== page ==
Monthly Archive for October, 2010

Too early for 64 bits {on Mac OS X, obviously!}

Today I download Qt 4.7 for Mac. It includes the 64 bits version build on the Cocoa framework and I was really curious to see how it behaved.
Final result: it’s still too early for 64 bits! I had the GUI completely stucked and completely unexpected crashes. It looked like Windows!!! Nightmare!


This Monday I’ve got the first donation since I’ve started to work on this project. It was such a nice surprise, because I didn’t really expect anything from this work. I really want to thanks those who gave me some money to work on this project: they were really appreciated and they are the proof that there were some interest for this project around. For this reason, I’m going continue to improve the code and make Luminance better every release.

For those who don’t want to give money but own (not more needed) books about C++, Advanced programming or Qt library, I will surely accept them.

Thanks all,

Huge Commit!

Just a few minutes ago I made an huge commit changing 75 files! Most of these changes were trivial, but others were really deep and interesting. Let me summarize:

  • Qtpfsgui was born merging different tools in an unique solution. For this reason, some code is duplicated. The first modification was to get rid of pfstmo::Array2D. This class was a duplicate of pfs:Array2D, and infact I’m using this class now. Moreover, pfs::ChannelImpl was another duplicate of pfs::Array2D, so I got rid of this duplication too, removing the old implementation and implementing this class as a composition of Array2D. So, in a shot, I removed two duplications. And this is very most of the modifications came from.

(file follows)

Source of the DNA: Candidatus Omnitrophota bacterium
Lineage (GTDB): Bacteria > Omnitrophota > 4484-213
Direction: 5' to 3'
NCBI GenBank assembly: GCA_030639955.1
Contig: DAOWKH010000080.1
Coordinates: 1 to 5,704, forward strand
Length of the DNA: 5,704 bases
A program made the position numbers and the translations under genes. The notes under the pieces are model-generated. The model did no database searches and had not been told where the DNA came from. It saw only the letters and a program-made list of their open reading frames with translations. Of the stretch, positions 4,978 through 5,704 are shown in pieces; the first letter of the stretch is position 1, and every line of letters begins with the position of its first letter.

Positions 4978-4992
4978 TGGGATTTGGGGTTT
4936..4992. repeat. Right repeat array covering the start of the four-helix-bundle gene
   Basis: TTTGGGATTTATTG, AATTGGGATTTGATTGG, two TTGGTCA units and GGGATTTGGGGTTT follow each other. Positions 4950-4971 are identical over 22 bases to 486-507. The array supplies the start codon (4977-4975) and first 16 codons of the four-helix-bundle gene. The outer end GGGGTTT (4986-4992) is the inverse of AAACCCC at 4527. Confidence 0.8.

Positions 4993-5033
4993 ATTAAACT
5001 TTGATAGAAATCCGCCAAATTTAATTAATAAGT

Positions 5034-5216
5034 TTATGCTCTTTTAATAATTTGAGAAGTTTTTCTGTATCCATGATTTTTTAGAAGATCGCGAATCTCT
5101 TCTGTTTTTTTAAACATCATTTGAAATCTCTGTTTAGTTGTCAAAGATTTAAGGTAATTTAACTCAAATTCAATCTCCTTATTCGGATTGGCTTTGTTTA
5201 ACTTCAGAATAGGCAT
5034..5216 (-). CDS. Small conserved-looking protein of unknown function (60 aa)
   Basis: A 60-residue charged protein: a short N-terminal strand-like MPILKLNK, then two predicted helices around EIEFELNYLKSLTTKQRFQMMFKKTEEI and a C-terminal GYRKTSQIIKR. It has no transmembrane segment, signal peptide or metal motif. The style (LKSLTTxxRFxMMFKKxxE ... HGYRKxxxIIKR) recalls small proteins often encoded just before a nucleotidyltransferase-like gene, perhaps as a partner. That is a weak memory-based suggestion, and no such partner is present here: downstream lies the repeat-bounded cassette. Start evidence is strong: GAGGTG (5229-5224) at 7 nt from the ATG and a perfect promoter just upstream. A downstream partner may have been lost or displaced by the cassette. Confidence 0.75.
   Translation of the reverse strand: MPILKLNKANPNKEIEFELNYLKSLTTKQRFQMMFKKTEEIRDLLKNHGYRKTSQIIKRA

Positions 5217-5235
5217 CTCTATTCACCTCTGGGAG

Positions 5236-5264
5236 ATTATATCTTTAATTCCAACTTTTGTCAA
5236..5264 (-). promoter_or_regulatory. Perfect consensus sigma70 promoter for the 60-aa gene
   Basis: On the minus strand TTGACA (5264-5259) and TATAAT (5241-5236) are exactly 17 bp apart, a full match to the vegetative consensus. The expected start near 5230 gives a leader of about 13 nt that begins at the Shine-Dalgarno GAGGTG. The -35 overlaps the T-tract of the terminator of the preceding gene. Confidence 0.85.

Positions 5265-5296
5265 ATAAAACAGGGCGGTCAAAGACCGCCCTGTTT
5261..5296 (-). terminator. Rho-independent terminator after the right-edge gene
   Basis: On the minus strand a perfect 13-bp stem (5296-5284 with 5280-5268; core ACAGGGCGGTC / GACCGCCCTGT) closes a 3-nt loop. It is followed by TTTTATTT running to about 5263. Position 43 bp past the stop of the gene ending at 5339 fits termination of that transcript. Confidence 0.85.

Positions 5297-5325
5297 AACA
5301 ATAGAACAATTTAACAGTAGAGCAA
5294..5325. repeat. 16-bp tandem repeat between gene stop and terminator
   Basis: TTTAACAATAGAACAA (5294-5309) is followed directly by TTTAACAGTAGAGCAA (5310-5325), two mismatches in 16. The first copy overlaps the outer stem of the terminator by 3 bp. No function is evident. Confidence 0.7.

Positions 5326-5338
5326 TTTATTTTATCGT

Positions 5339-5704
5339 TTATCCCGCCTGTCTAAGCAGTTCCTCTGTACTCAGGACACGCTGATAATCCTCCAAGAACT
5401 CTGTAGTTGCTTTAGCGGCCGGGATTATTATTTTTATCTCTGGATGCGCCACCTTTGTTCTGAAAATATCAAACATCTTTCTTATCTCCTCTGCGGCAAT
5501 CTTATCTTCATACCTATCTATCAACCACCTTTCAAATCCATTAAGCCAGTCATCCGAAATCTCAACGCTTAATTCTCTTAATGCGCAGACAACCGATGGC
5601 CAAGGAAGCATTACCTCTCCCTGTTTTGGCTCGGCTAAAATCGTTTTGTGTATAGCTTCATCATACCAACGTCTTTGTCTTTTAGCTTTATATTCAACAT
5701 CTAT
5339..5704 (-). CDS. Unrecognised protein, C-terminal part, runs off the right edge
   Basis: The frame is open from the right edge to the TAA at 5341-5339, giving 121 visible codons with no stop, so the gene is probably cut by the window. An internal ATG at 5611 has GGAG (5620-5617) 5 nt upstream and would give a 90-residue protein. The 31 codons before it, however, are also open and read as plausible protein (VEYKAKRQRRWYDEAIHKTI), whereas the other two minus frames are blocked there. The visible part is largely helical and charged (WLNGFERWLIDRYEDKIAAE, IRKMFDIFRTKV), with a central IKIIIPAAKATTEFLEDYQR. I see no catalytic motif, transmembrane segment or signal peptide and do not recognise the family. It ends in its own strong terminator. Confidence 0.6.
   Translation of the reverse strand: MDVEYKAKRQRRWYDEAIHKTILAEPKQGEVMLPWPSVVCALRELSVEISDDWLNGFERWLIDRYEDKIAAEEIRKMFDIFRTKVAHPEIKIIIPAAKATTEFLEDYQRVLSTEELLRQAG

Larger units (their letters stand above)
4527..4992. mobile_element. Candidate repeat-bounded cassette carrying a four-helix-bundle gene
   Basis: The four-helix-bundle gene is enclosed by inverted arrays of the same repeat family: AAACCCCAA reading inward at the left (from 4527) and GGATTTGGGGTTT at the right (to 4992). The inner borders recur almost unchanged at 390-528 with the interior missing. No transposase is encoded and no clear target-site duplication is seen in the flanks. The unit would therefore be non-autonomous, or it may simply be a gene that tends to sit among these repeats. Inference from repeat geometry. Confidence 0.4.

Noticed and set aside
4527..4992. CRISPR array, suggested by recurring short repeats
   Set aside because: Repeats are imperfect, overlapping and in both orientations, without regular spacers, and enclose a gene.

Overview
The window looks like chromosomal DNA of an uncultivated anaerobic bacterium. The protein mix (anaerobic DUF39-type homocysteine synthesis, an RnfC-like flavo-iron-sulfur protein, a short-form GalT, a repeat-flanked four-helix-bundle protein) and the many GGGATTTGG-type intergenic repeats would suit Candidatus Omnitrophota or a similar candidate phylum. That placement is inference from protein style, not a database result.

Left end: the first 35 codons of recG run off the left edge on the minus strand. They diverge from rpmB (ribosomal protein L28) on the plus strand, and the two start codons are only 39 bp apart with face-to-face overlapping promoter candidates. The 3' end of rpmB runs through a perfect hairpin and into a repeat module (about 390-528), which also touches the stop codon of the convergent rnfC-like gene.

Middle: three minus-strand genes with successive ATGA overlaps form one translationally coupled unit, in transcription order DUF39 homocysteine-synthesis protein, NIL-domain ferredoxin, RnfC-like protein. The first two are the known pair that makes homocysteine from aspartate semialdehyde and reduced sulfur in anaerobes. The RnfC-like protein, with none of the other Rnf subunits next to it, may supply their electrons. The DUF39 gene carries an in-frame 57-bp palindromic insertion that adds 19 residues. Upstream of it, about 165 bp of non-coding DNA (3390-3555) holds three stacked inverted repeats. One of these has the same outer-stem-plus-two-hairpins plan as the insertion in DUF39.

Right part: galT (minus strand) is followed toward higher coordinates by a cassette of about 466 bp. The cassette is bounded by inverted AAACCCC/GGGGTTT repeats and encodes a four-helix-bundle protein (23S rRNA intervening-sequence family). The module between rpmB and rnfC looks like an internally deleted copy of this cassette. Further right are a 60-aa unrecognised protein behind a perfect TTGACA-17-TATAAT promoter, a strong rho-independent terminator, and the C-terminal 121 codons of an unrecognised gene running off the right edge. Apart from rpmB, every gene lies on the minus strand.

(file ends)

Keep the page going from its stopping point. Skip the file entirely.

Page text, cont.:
• Working on images, Luminance works mostly on vectors. So I added a new set of functions to Luminance, tailored to work on vectors using Intel SSE Intrinsics (fully supported by any modern compiler). This modification made a huge different in the processing time of Mantiuk06 (which is the first that I did implement with this new architecture). Unfortunately, being a new set of functions, they are not still free of bugs. So, if you spot any, let me know!